Lichen Sclerosus is a chronic inflammatory skin condition that can affect both men and women typically around the genitals. It is not a sexually transmitted infection, and the cause is still unknown. The condition may lead to debilitating urinary and sexual dysfunction and is managed medically with women’s/pelvic health physiotherapy to manage symptoms.


  • Usually, the skin of the labia appears white and can be slightly cracked or wrinkled.
  • Itching
  • Painful sex (dyspareunia)
  • Urinary incontinence
  • Urinary frequency/Overactive bladder


Visual examination + biopsy by a medical practitioner.

There are three suggestions of the cause:

  1. Previous infection such as Borrella Burgdorferi, Epstein Barre Virus, Hepatitis C, Human Papilloma Virus (genital warts)
  2. Autoimmune
  3. Chronic irritation

Medical Management incudes:

  • Topical corticosteroids – 1-2 times daily for 1 month, then reduced application for 2 months. Studies have shown this to be effective in 73 – 90% of cases. Early and aggressive treatment can halt or cause regression in symptoms
  • Topical estrogen cream to counter the thinning of the skin caused by topical steroids
  • Photodynamic therapy (light + drug)
  • UVA1 (Ultraviolet light therapy)
  • Not recommended: surgical removal of vulva tissue

Physiotherapy management:

  • Ice/cold therapy for itching
  • Pelvic floor programs for weakened muscles or overactive muscles from tension secondary to LS
  • Urinary dysfunction management (including post void leakage which may be a factor in causing the condition. Post void leakage has been researched in men and linked to the onset of LS, research is yet to be done in women.)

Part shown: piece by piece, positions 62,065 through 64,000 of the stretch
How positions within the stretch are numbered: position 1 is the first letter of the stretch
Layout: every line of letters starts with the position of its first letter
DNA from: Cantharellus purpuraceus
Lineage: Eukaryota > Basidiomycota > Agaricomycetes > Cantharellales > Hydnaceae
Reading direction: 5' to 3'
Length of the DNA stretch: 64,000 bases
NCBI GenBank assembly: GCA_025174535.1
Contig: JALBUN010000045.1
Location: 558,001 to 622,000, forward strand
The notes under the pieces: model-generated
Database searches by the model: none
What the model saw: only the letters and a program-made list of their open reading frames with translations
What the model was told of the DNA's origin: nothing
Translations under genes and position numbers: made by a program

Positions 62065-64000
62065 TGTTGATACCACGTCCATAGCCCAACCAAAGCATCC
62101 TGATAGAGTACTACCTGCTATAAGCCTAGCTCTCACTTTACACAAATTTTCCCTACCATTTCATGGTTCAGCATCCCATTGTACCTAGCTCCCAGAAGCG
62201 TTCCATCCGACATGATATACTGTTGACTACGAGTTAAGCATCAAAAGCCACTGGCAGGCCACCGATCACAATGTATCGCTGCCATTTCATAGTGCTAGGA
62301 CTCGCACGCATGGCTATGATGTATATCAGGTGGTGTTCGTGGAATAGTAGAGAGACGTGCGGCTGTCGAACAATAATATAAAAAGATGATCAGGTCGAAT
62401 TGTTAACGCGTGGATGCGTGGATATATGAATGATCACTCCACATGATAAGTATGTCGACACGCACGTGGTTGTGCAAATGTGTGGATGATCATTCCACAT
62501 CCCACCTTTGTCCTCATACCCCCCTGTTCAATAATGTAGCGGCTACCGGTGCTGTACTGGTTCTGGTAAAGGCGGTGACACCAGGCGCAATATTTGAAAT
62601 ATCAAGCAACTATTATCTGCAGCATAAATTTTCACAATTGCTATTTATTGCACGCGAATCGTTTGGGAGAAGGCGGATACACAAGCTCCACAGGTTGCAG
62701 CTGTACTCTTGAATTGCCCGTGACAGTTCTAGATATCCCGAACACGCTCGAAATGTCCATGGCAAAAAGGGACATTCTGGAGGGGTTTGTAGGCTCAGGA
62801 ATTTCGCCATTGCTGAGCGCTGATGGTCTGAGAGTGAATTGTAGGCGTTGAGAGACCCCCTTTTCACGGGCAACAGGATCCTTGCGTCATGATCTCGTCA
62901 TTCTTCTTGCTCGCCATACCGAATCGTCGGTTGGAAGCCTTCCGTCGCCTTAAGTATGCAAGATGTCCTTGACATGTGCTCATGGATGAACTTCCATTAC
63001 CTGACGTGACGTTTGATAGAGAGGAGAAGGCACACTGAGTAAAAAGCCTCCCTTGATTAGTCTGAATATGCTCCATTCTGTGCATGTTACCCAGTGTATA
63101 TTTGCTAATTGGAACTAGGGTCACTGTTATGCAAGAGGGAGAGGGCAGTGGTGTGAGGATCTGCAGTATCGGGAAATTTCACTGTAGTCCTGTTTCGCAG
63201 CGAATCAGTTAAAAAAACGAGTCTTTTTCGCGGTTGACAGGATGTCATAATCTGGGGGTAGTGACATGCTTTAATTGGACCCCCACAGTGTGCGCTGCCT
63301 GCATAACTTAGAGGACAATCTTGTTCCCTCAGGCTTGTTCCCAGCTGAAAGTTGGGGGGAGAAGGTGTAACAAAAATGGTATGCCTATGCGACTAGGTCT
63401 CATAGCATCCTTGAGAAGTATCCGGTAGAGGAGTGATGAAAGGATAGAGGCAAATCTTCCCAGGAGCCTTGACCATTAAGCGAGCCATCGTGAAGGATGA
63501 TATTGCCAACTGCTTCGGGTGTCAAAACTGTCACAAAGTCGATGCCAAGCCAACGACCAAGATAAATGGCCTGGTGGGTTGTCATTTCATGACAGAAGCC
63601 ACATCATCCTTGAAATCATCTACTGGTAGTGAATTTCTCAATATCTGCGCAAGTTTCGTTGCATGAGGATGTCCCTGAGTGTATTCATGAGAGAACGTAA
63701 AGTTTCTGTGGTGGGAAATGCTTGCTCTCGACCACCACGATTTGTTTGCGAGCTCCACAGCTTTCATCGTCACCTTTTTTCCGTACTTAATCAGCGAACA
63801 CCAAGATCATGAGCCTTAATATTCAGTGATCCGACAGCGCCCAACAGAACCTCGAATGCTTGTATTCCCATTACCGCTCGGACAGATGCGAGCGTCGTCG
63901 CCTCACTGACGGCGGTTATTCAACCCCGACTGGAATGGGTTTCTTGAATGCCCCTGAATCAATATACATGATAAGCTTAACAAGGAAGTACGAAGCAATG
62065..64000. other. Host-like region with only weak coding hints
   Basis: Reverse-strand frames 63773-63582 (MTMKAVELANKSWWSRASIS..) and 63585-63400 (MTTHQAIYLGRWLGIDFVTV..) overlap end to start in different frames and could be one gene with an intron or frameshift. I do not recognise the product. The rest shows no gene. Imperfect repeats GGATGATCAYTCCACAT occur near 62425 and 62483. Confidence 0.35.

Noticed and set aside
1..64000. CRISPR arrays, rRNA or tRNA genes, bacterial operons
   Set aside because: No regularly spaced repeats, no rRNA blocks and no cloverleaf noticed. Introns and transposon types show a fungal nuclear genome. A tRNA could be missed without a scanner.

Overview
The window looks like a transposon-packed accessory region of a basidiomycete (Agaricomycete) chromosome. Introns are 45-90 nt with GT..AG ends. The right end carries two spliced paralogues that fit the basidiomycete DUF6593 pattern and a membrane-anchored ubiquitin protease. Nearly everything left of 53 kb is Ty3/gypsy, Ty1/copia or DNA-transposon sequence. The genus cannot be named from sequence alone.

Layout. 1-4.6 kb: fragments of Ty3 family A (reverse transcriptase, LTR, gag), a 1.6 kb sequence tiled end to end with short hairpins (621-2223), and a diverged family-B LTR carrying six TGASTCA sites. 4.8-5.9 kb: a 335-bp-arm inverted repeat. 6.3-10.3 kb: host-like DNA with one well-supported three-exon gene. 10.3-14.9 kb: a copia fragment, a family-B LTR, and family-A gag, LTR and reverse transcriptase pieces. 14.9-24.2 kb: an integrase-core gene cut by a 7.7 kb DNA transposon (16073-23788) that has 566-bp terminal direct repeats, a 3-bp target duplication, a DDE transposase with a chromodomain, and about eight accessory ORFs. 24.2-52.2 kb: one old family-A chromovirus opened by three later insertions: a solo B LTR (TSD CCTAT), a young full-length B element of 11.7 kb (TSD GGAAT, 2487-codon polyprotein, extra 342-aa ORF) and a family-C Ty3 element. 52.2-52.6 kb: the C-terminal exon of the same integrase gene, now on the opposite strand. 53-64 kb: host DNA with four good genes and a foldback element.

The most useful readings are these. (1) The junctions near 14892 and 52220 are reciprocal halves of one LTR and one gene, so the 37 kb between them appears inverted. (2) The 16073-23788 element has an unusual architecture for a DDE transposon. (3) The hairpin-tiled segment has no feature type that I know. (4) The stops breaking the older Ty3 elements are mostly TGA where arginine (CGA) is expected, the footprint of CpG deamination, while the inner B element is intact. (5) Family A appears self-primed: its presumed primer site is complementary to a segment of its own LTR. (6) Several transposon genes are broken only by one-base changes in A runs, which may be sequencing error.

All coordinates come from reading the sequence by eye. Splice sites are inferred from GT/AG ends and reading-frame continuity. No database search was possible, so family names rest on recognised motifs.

• Management of painful sex

Risks if left untreated:

  • The symptoms of itching, urinary and sexual dysfunction progress
  • Scarring of the affected tissue
  • Vulvar/vaginal atrophy
  • Small amount, 3-6% can lead to squamous cell carcinoma (skin cancer)



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(2020) Pathophysiology, Clinical Manifestations, and Treatment of Lichen Sclerosus: A

Systematic Review. Urology, 135, 11− 19.

C, Christmann-Schmid., M, Hediger,. S, Gröger., J, Krebs . , A, Günthert., In cooperation with

the Verein Lichen sclerosus. (2018) Vulvar lichen sclerosus in women is associated with

lower urinary tract symptoms. Int Urogynecol J. 29(2):217-221.

G, Kirtschig. (2016). Lichen Sclerosus-Presentation, Diagnosis and Management. Dtsch

Arztebl Int. 113(19):337-43.

Streicher, L. (accessed 16/01/2023). Nothing to like about Lichen Sclerosus.


Image care of:

G, Kirtschig. (2016). Lichen Sclerosus-Presentation, Diagnosis and Management. Dtsch

Arztebl Int. 113(19):337-43.